Open the browser window and click on the “LOG IN” button. When you click on “Reverse String” button you should see that your breakpoint stopped the execution of the program. Click on “Run” button again to resume the program.

The ability to debug our server-side Delphi logic is very powerful. You can implement your application server and data access logic in powerful Delphi code and you can use HTML5, CSS3 and jQuery to implement the client side user interface and server access logic.

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The “REST Web Application” wizard has created for us a complete system made of the HTML and JavaScript client and Delphi server.

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Writing Delphi code is easy and full of fun. Writing a client in JavaScript is more involving and more error prone. This is why we are going to focus on improving the client side of our system.

In order to simplify our web client JavaScript code we are going to use the “jQuery” – one of the most popular libraries for JavaScript programming. On top of the jQuery library we are also going to use “jQuery Mobile” library that is making sure that our web pages are optimized for all major web browsers running on contemporary smartphones.

There are two ways to reference jQuery in our web application. We can put a reference to jQuery sources hosted in the cloud by many vendors including Google, or we can physically add jQuery JavaScript source files to our project. For performance reasons you might want to use the first option, but for demontration reasons it could be a good idea to add referenced files physically to be able to use them while offline.

You can download the jQueryMobile from http://jquerymobile.com/. At the time of this writing the latest version of jQueryMobile is 1.0.1.

The next step is to start using jQuery in our JavaScript client code. With jQuery the JavaScript source code can be more compact and readable.

The goal of this article is to create a standard, boliler-plate “Delphi REST Application” with a simple jQueryMobile-enabled web client.

To keep this article simple, I’m not going to modify the server implementation, and will provide a very simple jQueryMobile web page that is going to use the server side functionality – our “Echo” and “ReverseString” test methods generated by the wizard.

    Understanding “ReverseString” web page code

Before doing any changes to the web application that was generated by the wizard, let’s have a look how the client side logic is currently implemented.

Our web page consists primarily of HTML markup and some JavaScript code. Before we can fully understand this code, we need to pay special attention to identifiers in code with the “#” prefix. These are so called “transparent tags” and are replaced with a dynamically generated content inside the “TWebModule1.ServerFunctionInvokerHTMLTag” event that is fired for every transparent tag encountered during the preprocessing of the web page.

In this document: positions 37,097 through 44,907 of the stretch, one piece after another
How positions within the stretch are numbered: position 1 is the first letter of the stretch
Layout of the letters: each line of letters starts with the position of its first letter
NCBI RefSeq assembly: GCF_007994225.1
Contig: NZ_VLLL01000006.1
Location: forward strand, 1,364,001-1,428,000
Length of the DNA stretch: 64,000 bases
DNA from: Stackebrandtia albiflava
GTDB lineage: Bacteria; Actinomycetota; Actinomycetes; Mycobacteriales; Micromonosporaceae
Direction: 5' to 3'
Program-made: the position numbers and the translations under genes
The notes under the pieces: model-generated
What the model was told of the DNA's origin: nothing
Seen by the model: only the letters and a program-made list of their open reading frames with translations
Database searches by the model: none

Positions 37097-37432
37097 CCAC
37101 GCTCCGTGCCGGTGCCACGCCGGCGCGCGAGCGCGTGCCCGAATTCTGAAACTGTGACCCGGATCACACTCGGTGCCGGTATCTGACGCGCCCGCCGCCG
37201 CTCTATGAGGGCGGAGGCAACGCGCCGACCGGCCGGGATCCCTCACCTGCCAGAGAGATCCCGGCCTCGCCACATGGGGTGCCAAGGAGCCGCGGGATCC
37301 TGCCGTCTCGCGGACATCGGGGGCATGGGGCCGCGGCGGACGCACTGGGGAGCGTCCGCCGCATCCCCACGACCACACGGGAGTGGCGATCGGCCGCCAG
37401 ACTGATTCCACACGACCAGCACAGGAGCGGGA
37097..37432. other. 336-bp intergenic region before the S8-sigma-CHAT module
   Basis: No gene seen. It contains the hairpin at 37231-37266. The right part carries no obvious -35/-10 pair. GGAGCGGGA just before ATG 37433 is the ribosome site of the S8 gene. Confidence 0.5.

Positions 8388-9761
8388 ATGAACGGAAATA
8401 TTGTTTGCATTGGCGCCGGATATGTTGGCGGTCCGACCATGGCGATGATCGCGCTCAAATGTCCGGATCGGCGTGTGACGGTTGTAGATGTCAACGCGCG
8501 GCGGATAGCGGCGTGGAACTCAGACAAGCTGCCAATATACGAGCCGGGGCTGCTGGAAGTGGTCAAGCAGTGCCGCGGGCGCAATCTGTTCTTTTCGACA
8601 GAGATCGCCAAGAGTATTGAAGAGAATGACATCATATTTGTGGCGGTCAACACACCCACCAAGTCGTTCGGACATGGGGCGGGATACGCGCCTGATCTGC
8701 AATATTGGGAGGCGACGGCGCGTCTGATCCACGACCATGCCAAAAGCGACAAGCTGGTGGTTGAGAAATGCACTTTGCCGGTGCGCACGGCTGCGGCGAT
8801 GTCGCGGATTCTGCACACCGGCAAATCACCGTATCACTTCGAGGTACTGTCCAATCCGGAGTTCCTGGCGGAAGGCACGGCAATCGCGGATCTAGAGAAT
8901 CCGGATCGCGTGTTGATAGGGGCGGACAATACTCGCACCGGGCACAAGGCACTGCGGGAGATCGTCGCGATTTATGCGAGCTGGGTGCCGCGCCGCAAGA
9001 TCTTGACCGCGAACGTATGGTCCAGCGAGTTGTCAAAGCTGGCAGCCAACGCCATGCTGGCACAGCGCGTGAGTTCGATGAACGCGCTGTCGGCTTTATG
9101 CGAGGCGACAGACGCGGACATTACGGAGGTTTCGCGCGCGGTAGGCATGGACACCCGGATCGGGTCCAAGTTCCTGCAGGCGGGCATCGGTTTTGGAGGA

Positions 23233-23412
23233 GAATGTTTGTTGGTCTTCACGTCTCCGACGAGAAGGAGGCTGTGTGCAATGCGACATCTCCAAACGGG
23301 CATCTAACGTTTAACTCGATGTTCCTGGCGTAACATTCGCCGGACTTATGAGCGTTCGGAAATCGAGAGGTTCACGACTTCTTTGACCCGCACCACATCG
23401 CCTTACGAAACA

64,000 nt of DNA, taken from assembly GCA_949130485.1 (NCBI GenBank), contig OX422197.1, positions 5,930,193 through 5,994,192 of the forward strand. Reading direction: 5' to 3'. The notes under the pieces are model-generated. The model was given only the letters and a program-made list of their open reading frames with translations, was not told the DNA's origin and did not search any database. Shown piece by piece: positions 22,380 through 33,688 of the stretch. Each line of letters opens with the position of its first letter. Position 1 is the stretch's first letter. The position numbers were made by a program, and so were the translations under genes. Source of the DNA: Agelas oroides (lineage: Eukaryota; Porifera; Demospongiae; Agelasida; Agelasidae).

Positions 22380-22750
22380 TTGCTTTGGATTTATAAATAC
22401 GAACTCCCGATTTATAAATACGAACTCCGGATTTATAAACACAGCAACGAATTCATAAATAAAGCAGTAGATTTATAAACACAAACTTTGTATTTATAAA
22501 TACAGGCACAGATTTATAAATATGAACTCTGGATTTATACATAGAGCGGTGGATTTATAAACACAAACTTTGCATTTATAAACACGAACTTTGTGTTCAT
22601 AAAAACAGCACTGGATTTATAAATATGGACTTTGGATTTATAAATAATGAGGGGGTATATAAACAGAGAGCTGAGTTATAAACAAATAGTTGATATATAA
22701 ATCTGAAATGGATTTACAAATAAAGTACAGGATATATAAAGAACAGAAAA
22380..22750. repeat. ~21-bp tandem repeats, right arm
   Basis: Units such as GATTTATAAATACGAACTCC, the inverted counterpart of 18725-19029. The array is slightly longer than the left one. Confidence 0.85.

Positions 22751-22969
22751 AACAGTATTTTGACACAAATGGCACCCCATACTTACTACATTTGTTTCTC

If we check the implementation of this method inside the “WebModuleUni1” file, we can see for example that “serverfunctionjs” transparent tag is replaced in code with “js/serverfunctions.js”. There are also other tags that are being replaced.

Let’s first have a look at the JavaScript code that is executed when the “Reverse String” button is pressed.

With the authorization and authentication code stripped out for readability, this JavaScript code looks like this.

function onReverseStringClick()
{
  var valueField = document.getElementById('valueField');
  var s = serverMethods().ReverseString(valueField.value);
  valueField.value = s.result;
}

In the first line of code we assign the contents of the input element with a class “valueField” attached to it. The contents of this input control will be sent to the server side method as a parameter to “ReverseString” server method call.

The second line of code is where the actual call to the Delphi server-side code is made. The “serverMethods()” is a utility function that is defined in the same script as the following and it returns - configured with connection information – a client-side JavaScript object that implements the same functions as the server-side class.

function serverMethods()
{
  return new <#classname>(connectionInfo);
}

The transparent tag “classname” is resolved before this call happens with the actual name of a server methods class using a call to “ServerMethodsUnit1.TServerMethods1.ClassName”, which is in our case “TServerMethods1” string.

The JavaScript definition of this class is located in the “ServerFunctions.js” source file, which is generated automatically with the DataSnap proxy generator from a running Delphi DataSnap server in the “TWebModule1.WebFileDispatcher1BeforeDispatch” event handler.

The automatically generated JavaScript unit contains references to a couple of “Delphi DataSnap Framework“ JavaScript library files that needs to be deployed with the JavaScript client code.

This class looks like this. I have stripped out calls to “EchoString” for readability.

function TServerMethods1(connectionInfo)
{
  this.executor = new ServerFunctionExecutor("TServerMethods1",connectionInfo);
  /*
   * @param Value [in] - Type on server: string
   * @return result - Type on server: string
   */
  this.ReverseString = function(Value) {
    var returnObject = this.executor.executeMethod("ReverseString", "GET", [Value], arguments[1], true, arguments[2], arguments[3]);
    if (arguments[1] == null) {
      if (returnObject != null && returnObject.result != null && isArray(returnObject.result)) {
        var resultArray = returnObject.result;
        var resultObject = new Object();
        resultObject.Value = Value;
        resultObject.result = resultArray[0];
        return resultObject;
      }
      return returnObject;
    }
  };

  this.ReverseString_URL = function(Value) {
    return this.executor.getMethodURL("ReverseString", "GET", [Value], arguments[1])[0];
  };
} 

The “TServerMethods1” class acts as a proxy to the remaining JavaScript code and hides the actual implementation of the HTTP GET call to a remote DataSnap server application that knows how to talk HTTP.